In Action, Change, Leaders

“Knowing is not enough; we must apply.  Willing is not enough; we must do.” – Johann Wolfgang von Goethe

Almost everyone likes to brag about their work ethic, or at least likes to feel pretty good about it.  I can’t remember the last time I heard a leader say “Boy, I sure don’t work very hard” or “Wow, I can’t believe how lazy I am.”  And their usually correct.

But just because we’re working hard – or think we are – doesn’t mean we’re effective.  Too many times we’re really busy doing stuff that doesn’t matter.  And the worst part of that is that, quite often, we know it.

We all understand the things we’re supposed to do as leaders.  We know there are strategic decisions to make.  We know there are actions we need to take.  We know there are challenging conversations we need to have.

But, so often, we don’t actually do those things.  Decisions eventually get made for us because we avoid them long enough that all options are eliminated but one, and so we just do whatever’s left.  We put off taking action until eventually that action is no longer relevant.  We delay having important conversations until the perfect time, and that time never comes, and the relationship is never what it needs to be.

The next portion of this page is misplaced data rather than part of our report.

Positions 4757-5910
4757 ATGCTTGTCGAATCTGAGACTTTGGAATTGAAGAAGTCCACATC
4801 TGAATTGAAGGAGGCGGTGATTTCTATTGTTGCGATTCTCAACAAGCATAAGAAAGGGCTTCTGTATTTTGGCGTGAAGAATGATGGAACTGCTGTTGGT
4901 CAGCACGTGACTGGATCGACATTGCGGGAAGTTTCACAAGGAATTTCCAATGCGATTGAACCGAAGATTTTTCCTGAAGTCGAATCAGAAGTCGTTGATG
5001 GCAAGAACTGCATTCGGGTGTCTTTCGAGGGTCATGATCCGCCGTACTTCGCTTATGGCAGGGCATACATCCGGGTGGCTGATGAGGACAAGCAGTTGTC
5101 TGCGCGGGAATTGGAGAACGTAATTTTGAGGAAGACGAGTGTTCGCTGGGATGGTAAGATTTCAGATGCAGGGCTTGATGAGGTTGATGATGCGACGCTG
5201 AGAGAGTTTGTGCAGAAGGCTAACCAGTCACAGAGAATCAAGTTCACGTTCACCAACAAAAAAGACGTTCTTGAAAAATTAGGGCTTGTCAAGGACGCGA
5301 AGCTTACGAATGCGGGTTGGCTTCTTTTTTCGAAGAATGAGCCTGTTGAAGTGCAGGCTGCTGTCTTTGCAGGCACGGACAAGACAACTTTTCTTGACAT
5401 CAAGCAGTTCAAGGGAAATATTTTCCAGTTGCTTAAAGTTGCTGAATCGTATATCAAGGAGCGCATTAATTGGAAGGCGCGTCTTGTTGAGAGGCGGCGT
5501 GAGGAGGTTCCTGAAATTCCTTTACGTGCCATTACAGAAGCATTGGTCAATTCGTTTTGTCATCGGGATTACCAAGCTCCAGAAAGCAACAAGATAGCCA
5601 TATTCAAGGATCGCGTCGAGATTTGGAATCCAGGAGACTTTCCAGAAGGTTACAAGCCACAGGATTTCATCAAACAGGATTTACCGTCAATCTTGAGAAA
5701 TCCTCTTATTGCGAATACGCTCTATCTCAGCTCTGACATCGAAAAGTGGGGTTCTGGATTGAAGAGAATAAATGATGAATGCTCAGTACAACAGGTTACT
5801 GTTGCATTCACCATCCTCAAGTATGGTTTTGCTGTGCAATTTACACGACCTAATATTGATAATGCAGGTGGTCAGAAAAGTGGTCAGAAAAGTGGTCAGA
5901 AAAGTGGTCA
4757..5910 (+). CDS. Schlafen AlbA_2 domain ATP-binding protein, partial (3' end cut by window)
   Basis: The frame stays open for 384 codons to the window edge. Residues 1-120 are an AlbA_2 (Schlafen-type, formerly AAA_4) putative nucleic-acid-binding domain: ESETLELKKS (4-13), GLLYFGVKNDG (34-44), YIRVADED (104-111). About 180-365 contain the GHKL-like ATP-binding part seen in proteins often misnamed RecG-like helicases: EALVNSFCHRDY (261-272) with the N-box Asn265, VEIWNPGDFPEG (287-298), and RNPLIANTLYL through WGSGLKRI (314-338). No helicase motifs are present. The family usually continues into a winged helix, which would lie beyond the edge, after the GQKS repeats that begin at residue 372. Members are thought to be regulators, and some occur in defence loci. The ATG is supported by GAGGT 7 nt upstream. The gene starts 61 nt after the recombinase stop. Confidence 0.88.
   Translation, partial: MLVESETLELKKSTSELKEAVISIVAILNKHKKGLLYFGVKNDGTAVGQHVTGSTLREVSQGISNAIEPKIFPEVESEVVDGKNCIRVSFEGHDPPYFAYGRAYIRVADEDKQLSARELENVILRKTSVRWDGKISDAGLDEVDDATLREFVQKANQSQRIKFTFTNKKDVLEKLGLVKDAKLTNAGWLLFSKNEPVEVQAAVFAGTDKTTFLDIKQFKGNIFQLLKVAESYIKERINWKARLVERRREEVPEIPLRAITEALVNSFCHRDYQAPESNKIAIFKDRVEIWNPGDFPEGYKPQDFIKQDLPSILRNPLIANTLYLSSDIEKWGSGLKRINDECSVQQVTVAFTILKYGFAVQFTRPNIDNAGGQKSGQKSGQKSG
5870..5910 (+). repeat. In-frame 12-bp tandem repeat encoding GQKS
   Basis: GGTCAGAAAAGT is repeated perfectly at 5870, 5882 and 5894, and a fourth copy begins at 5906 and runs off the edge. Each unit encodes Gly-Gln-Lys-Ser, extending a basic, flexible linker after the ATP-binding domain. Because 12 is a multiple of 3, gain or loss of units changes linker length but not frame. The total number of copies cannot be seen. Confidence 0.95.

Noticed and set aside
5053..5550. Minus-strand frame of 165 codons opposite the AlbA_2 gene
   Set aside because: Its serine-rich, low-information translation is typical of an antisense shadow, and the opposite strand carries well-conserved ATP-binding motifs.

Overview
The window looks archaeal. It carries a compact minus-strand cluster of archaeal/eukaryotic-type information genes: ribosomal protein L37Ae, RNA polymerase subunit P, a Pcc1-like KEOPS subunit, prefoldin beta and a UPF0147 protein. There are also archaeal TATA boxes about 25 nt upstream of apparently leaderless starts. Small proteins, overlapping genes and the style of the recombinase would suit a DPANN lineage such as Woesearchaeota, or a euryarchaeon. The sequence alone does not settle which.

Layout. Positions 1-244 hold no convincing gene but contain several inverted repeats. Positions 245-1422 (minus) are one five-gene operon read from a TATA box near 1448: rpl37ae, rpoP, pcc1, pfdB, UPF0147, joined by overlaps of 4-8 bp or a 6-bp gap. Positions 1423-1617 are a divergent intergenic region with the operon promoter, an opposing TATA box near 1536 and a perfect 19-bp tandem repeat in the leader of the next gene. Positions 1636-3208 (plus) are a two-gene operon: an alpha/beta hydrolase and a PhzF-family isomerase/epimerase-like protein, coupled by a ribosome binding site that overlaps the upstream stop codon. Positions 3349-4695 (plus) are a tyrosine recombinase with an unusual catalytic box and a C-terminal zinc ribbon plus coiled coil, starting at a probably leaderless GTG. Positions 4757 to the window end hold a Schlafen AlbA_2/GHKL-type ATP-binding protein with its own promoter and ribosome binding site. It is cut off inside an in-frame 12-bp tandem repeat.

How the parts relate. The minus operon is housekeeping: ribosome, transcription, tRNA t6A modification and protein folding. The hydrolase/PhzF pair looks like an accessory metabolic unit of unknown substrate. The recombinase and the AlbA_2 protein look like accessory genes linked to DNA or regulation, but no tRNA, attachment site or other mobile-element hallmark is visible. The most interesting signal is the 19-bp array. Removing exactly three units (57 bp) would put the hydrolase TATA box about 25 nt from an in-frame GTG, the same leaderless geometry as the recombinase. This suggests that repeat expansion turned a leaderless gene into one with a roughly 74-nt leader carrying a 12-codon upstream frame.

We avoid all of those things, generally, out of fear.  We’re afraid we’re going to decide or act or speak incorrectly, so we put it off.  We make lost of excuses, but at the core, it’s fear.

What are you not currently doing that needs to be done?  What decision has been waiting to be made for too long?  What action do you really need to take that you’ve been not taking?  What relationship is currently not what it should be?

If you’re completely honest with yourself, there is probably a laundry list of things that you’ve been avoiding.  Some leaders’ lists are longer than others, but there’s always something.  Some leaders are great at attacking things in their personal lives but not so much at work, and some are the other way around.  Regardless, important things aren’t getting done.

Don’t worry about doing all of those important things today.  Just pick one.  Pick one decision, or one action, or one conversation.  Think about how great it would be to mark that off the list, and then do it.  If you just identify one thing off that avoidance list every week, think about how much change would result.  Take the leap.

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